French online gambling regulator Autorité de Régulation des Jeux En Ligne (ARJEL), has released its third quarter results for the country’s gambling industry and while sports betting gross gaming revenues were up by a massive 94% to €60 million, online poker continued its dramatic decline with revenues shrinking by 2% to just €57 million.
Poker Declines For Third Consecutive Quarter
In the third quarter, ARJEL reported a 2% fall in the country’s online poker market to €57 million, and while cash games noted a turnover drop of €59 million to €1.040 billion, tournament entries actually improved slightly by €2 million to €354 million.
Earlier this year, ARJEL President Charles Coppolani declared that poker was a losing proposition, and issued a public statement saying; “The fad is over. Basically, the online poker market may be mature.” Unfortunately, France’s quarterly results seem to be leaning in that direction, and the country has now experienced three quarters of declining revenues.
Nevertheless, while Coppolani has dismissed poker as a “fad” and “too complicated for a young audience”, the ARJEL President seems to be overlooking what is likely to be the real root cause of the problem, namely a ring-fenced market with a lack of liquidity, and a French government which has placed too high a tax burden on online poker operators.
Unappealing French iPoker Market
French online poker operators are currently subjected to an extortionate 37% tax rate, and also find themselves further disadvantaged by an estimated 45% of French players preferring to play on unlicensed sites, representing a considerable drain on France’s online poker industry. While ARJEL’s current President Coppolani seems to have overlooked just how significantly these factors have affected online poker in France, ARJEL former President Jean-François Vilotte,at least seemed to have had a better grasp on the situation and previously warned:
“Poker is going through a difficult time, but this is not something that is happening only in France, as Spain and Italy are experiencing a similar trend as well. Seen from a broader perspective, this is a problem of legalized markets competing against non-legalized ones. If legalized markets won’t learn how to become more flexible and adjust themselves quicker to what people want, they will keep doing the work for illegal websites and help them to win against their legal competitors.”
In addition, this uncompetitive situation has recently affected the country’s players and on September 26th, Europoker.fr officially shut its doors leaving between €300,000 and €500,000 of customers’ bankrolls and bonuses stuck in their online accounts.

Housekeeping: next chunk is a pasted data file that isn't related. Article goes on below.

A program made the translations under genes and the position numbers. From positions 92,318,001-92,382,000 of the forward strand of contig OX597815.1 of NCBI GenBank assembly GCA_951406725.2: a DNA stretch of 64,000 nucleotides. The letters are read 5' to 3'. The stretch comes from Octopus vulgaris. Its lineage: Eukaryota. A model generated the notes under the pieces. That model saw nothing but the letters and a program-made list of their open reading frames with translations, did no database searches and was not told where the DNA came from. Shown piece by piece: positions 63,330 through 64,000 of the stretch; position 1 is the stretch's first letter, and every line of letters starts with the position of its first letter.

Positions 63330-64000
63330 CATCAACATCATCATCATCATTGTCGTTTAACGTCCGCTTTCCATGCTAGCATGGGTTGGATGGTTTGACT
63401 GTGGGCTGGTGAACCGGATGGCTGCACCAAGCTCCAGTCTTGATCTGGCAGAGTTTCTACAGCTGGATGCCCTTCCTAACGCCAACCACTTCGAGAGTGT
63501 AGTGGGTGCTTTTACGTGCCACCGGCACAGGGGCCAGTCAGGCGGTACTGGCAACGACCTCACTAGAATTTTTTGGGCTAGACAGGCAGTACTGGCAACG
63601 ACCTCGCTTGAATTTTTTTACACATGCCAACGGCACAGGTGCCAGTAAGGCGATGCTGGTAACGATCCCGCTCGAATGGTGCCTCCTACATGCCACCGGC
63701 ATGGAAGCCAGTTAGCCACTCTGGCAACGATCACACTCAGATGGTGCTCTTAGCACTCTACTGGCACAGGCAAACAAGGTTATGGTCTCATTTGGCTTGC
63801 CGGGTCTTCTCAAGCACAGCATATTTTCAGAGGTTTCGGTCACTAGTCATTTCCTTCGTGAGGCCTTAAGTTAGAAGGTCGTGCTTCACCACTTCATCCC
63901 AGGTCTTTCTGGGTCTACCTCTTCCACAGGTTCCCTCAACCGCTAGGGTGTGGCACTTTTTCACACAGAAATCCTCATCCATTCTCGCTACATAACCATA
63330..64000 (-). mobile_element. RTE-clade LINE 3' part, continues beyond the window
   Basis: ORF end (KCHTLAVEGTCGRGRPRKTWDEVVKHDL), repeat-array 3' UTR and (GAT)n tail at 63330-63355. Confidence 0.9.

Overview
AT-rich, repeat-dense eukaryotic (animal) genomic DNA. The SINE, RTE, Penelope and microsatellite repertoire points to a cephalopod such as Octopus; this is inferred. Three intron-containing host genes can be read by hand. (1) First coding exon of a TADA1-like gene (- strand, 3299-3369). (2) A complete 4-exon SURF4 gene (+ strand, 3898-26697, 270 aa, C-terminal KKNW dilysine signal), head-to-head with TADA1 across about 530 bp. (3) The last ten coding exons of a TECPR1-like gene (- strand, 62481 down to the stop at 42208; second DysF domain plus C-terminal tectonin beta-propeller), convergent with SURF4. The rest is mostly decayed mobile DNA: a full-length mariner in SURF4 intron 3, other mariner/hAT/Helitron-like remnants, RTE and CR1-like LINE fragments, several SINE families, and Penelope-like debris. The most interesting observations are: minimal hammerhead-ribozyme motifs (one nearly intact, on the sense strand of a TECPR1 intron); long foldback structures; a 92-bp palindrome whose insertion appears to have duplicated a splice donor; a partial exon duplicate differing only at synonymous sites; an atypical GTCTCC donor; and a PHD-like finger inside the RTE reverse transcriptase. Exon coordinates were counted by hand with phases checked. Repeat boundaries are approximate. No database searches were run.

Signs That ARJEL May Finally Be Addressing Shortcomings
However, there are at last signs that France’s regulator is beginning to see the need to improve the condition of its online poker market, and Coppolani recently met with a select group of French players and journalists in an effort to improve communication between ARJEL and the players in the future. Amongst a number of issues he has promised to consider is the need to introduce more poker games to the French online poker community, to reduce tax for online poker operators, and to share liquidity with other European countries, such as the UK, Spain and Italy.
Sports Betting The Outstanding Performer
While online poker continues to struggle from a number of factors, France’s gambling regulator ARJEL had nothing but praise for the country’s sports betting industry, which reported gross gaming revenue (GGR) of €60 million, up by 94% compared to the €31 million generated in Q3 last year.
Helping France’s sports betting balance sheet was the country’s promising performance at the 2014 FIFA World Cup in Brazil, which saw the national team reach the Quarter-finals before losing 1-0 to eventual winners Germany. While French bookies took €47 million from punters during the World Cup, French sports betting in general was up by 34% to €245 million in Q3, with football betting the most popular attraction with 63% of the action. Tennis proved the next most popular sport with 24% of total sports wagering, while horse racing continued to wane, falling by 7% in GGR to €238 million.